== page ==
In his most recent article for The Harvard Business Review, Ron Ashkenas, managing partner of Schaffer Consulting and a co-author of The GE Work-Out and The Boundaryless Organization, writes about the situation that occurs when a promotion quickly moves you from the role of co-worker and equal to boss and superior. If this happens to you there are two very important things to keep in mind: rapid re-contracting followed by rapid restructuring.
Well, first of all, what is re-contracting? Basically, if one day you are someone’s co-worker sitting one cubicle away and then you are suddenly in the corner office, social and hierarchical relationship dynamics will shift according to Ashkenas.
“Peers can joke around, gossip, gripe, and poke fun at each other. But when one of those peers is promoted, these behaviors need to be tempered. The former peer is now responsible for setting direction, handing out assignments, holding people to deadlines, assessing performance, and determining pay. Yes, she can still be friendly with these subordinates, but only to a point. Some amount of distance needs to be created so that the new boss can give feedback and make decisions that the former peers might not agree with. To do this, the new boss needs to re-contract the rules of her relationships with each member of the team; and if anyone cannot accept the new contract, then they will need to go elsewhere.”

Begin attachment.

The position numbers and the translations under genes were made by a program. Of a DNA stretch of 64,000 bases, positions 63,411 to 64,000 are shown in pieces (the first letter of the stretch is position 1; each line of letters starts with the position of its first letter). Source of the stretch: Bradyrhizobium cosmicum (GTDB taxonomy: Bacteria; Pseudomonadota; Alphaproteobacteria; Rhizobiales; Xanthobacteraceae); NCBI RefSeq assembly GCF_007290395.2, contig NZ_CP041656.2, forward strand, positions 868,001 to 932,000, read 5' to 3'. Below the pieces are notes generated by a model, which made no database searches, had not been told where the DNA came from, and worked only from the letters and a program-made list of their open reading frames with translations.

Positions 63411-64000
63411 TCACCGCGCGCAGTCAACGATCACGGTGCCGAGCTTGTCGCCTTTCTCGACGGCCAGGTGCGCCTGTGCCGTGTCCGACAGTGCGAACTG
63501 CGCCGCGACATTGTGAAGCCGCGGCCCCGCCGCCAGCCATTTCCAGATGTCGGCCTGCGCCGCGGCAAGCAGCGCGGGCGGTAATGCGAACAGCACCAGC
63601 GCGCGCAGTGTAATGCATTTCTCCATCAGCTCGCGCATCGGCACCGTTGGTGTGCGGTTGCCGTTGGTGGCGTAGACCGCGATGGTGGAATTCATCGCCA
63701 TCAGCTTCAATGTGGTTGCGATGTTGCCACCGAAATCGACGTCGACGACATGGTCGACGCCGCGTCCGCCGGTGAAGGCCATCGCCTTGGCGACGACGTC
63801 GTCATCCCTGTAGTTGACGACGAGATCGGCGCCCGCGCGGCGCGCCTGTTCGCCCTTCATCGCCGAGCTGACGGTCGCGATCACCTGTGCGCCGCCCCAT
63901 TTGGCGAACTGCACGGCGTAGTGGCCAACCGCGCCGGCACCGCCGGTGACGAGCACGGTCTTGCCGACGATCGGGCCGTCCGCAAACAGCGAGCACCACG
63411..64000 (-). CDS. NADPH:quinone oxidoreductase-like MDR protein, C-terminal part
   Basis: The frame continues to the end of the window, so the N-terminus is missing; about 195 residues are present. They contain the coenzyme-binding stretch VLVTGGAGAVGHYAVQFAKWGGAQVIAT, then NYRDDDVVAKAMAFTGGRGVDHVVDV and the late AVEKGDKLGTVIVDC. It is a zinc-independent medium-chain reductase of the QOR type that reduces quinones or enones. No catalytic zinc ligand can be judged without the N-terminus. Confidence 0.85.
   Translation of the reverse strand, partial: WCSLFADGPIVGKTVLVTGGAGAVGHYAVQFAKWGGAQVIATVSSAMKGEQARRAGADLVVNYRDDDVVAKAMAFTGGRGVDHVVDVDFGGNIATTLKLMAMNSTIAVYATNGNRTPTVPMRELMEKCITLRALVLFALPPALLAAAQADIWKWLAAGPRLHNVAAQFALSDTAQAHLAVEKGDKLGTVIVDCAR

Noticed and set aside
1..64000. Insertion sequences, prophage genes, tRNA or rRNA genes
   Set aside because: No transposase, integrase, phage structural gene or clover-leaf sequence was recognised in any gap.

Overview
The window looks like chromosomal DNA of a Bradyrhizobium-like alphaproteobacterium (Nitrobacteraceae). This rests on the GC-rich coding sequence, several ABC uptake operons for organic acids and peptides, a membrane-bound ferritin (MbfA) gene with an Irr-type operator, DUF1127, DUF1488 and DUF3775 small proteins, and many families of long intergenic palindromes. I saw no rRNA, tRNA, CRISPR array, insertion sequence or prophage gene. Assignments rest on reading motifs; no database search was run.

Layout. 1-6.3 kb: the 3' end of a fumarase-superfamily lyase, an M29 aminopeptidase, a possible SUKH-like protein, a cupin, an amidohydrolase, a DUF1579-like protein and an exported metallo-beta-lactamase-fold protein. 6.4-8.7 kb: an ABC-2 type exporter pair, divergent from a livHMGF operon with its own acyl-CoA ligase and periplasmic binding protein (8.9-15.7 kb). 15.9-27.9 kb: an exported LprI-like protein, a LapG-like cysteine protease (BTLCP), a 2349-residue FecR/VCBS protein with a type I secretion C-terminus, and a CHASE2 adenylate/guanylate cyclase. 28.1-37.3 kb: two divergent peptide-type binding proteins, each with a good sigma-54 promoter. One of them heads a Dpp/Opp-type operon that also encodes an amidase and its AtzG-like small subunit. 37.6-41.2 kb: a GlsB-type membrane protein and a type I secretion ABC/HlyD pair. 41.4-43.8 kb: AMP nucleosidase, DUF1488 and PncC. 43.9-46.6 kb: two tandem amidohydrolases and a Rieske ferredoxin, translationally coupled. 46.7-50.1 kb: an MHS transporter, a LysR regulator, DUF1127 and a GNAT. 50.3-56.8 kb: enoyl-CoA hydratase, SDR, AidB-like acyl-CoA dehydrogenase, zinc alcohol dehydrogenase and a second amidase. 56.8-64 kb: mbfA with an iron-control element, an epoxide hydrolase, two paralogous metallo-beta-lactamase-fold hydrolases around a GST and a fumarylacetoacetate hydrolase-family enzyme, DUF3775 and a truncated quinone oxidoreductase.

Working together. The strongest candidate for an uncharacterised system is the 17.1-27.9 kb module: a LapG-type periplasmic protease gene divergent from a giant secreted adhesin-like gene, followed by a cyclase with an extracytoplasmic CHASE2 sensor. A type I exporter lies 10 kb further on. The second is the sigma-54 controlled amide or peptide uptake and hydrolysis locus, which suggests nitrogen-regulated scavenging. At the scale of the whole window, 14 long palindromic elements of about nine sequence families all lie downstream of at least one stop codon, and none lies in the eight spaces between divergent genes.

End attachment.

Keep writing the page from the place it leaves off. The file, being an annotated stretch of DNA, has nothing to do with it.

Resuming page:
Restructuring can then be a result of re-contracting. Most likely, the person who was promoted has to be replaced and open positions can come from people who leave as a result of the re-contracting, meaning they may not have agreed with who ever became the new leader.
“The challenge here is to not necessarily replace each position individually, but rather to look holistically at the work to be done, figure out the best way to match it with the skills of the remaining team members, and then see what gaps are left. Restructuring in this way brings people into the team who were not part of the old relationship patterns. More importantly, it provides promotions for the veterans on the team, if not to new titles then at least to new responsibilities or challenges. This too will create new relationship patterns that make it easier to let go of the past.”
Ashkenas reminds us that this will never be an easy transition but keeping the two “r” words in mind will help. Other things to keep in mind when dealing with this role change include:
- Accept That Things Have Changed: Accept that you have crossed over to the other side of management. You may not be in on the gossip anymore and you are just going to have to accept that.
- Don’t Act Embarrassed Or Unworthy Of Your Promotion: Don’t act like you just woke up one morning and suddenly got a promotion. You may think acting surprised makes you seem humble but it actually makes you look insincere which is not how you want to start your new job.
- Stay friendly with your former co-workers, now employees: Keep in mind that the employees you now oversee are the same people you sat next to not long ago. Undoubtedly, you have personal knowledge of them and their families. Make it a point to continue friendly communication and exchanges.
- Be aware of employees who may try to take advantage of your friendships: If an employee blatantly disregards rules or fails to adhere to company guidelines, simply because they do not believe you will follow through with consequence, you must address it immediately. Unfortunately, part of being the boss is reprimanding and issuing disciplinary action to employees who deserve it.